Sources 
Blomefield TL (1989) Economic importance of false codling moth, Cryptophlebia leucotreta, and codling moth, Cydia pomonella, on peaches, nectarines and plums. Phytophylactica 21(4), 435-436.
CABI (2002) Distribution Maps of Plant Pests Cryptophlebia leucotreta no. 352. CABI, Wallingford (GB).
CABI (2011) Crop Protection Compendium. Thaumatotibia leucotreta. http://www.cabi.org/cpc
Cauquil J (1986) Maladies et ravageurs du cotonnier en Afrique au sud du Sahara. Coton et Fibres Tropicales supplément, IRCT, 92 pp.
Collingwood EF, Bourdouxhe L, Defrancq M (1981) Les principaux ennemis des cultures maraîchères au Sénégal. Centre pour le Développement de l’Horticulture Dakar, Sénégal, 95 pp.
Daiber CC (1981) False codling moth, Cryptophlebia leucotreta (Meyr.) in peach orchards and home gardens of the summer rainfall area of South Africa. Phytophylactica 13(2), 105-107.
Delattre R (1973) Parasites et maladies en culture cotonnière. Manuel Phytosanitaire. Institut de Recherches du Coton et des Textiles Exotiques, Paris (FR), 146 pp.
Grové T, de Beer MS, Joubert PH (2010) Developing a systems approach for Thaumatotibia leucotreta (Lepidoptera: Tortricidae) on ‘Hass’ avocado in South Africa. Journal of Economic Entomology 103(4), 1112-1128.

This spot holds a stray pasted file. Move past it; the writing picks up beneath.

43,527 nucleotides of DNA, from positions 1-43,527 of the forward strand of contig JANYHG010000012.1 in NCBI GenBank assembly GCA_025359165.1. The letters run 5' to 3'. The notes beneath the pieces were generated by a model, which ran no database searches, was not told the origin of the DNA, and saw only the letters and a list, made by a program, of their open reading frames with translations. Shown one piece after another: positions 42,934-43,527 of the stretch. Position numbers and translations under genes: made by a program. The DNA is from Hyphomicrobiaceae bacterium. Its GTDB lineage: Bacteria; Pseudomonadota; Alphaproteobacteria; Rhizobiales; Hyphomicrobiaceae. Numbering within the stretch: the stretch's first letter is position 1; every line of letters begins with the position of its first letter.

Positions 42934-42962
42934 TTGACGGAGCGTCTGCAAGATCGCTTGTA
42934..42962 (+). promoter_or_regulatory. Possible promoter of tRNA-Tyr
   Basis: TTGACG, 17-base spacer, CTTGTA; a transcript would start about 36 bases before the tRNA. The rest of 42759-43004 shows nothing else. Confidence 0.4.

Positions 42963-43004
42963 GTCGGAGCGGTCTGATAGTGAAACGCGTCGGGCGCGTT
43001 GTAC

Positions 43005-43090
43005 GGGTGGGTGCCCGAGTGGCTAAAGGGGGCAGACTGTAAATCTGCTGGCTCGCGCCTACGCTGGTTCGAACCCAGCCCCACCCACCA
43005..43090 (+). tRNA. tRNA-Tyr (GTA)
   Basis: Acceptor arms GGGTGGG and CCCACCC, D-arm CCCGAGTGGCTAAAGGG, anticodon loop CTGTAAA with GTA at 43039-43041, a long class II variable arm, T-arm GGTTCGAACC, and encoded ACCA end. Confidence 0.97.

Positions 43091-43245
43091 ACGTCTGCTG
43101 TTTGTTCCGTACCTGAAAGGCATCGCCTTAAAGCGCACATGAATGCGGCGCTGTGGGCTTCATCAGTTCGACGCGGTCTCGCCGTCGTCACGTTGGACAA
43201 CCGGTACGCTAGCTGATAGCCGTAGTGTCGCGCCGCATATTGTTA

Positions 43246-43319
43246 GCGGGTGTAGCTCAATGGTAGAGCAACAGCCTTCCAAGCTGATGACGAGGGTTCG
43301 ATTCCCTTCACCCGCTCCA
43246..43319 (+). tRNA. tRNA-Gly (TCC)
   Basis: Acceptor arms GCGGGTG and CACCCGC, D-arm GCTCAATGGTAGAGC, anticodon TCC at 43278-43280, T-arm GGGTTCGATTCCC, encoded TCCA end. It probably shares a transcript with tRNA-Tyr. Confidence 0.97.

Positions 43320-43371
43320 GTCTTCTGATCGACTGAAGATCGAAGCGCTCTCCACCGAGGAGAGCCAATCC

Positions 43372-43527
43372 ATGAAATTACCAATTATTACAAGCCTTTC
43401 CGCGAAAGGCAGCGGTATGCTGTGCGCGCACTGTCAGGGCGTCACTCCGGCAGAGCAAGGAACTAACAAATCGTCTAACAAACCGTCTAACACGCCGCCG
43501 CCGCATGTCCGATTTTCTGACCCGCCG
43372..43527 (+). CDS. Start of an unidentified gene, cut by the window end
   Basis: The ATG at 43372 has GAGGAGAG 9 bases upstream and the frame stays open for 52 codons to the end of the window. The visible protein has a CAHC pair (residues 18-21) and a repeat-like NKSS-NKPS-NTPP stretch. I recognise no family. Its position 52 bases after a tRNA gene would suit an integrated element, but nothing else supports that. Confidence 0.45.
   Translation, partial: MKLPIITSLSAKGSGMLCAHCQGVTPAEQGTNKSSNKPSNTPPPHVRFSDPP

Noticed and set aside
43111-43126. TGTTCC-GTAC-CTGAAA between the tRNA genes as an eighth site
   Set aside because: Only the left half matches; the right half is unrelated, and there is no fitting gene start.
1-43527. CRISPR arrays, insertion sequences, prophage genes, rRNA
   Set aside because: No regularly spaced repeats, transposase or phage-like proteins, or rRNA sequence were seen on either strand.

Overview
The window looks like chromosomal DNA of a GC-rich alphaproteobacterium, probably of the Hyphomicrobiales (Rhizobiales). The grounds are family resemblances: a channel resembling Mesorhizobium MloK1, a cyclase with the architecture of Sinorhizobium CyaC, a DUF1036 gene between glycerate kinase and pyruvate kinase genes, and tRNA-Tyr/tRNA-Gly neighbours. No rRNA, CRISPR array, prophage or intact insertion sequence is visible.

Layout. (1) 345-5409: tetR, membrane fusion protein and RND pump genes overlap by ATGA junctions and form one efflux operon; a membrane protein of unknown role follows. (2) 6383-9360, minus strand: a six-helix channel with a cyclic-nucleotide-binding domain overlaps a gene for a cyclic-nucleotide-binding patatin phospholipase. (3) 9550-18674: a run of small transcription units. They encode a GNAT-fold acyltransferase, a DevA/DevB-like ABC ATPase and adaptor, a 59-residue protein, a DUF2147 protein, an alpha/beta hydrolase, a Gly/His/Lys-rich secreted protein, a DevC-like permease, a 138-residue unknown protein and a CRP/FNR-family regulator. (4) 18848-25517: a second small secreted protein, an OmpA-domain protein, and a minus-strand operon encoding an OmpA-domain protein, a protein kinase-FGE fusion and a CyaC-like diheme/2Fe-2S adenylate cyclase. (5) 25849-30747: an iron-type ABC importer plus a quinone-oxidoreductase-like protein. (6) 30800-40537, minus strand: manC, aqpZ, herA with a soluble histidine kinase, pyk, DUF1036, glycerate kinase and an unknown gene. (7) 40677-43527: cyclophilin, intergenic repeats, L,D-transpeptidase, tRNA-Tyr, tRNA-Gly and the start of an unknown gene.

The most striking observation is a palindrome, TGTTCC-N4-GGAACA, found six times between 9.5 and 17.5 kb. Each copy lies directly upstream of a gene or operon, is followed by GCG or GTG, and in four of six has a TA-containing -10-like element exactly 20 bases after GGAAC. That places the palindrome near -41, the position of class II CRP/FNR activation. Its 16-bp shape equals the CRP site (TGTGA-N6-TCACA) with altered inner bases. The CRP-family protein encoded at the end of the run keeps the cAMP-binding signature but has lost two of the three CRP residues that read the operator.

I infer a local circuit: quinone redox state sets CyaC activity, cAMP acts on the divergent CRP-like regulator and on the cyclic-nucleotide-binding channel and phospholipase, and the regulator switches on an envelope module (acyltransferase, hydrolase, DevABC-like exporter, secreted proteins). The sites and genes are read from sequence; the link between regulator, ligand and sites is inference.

Grové T, Steyn WP, de Beer MS (1999) The false codling moth, Cryptophlebia leucotreta (Meyrick) (Lepidoptera: Tortricidae) on avocado: a literature review. South African Avocado Growers’ Association Yearbook 22, 31-33.
Hill DS (1983) Agricultural insect pests of the tropics and their control. 2nd edition. Cambridge University Press (GB), 746 pp.
Newton PJ, Odendaal WJ (1990) Commercial inundative releases of Trichogrammatoidea cryptophlebiae (Hym: Trichogrammatidae) against Cryptophlebia leucotreta (Lep.: Tortricidae) in citrus. Entomophaga 35(4), 545-556.
Potting R, van der Straten M (2010) Pest Risk Analysis for Thaumatotibia leucotreta. Plant Protection Service Wageningen (NL), 27 pp.
Tejedo V, Llorens JM, Garcia-Mari F (2006) Citrus phytosanitary survey project in the Comunidad Valenciana. II: Packinghouses and commercial outbuildings. Bulletin OILB/SROP 29(3), p 161.
USDA Treatment Manual. http://www.aphis.usda.gov/import_export/plants/manuals/ports/downloads/treatment.pdf
USDA-APHIS-PPQ (2010) New Pest Response Guidelines: False codling moth Thaumatotibia leucotreta. Riverdale, Maryland (US). http://www.aphis.usda.gov/import_export/plants/manuals/online_manuals.shtml
Venette RC, Davis EE, DaCosta M, Heisler H, Larson M (2003) Mini Risk Assessment False codling moth, Thaumatotibia (=Cryptophlebia) leucotreta (Meyrick) [Lepidoptera: Tortricidae]. http://cdfa.ca.gov/phpps/fcm/pdfs/publications/Venette_et_al_2003-FCM_PRA.pdf
Wyniger R (1962) Pests of crops in warm climates and their control. Acta Tropica. Supplementum 7. Verlag für Recht und Gesellschaft, AG. Basel (CH), 555 pp.

EPPO RS 2011/100

Panel review date 2014-03
Entry date 2011-05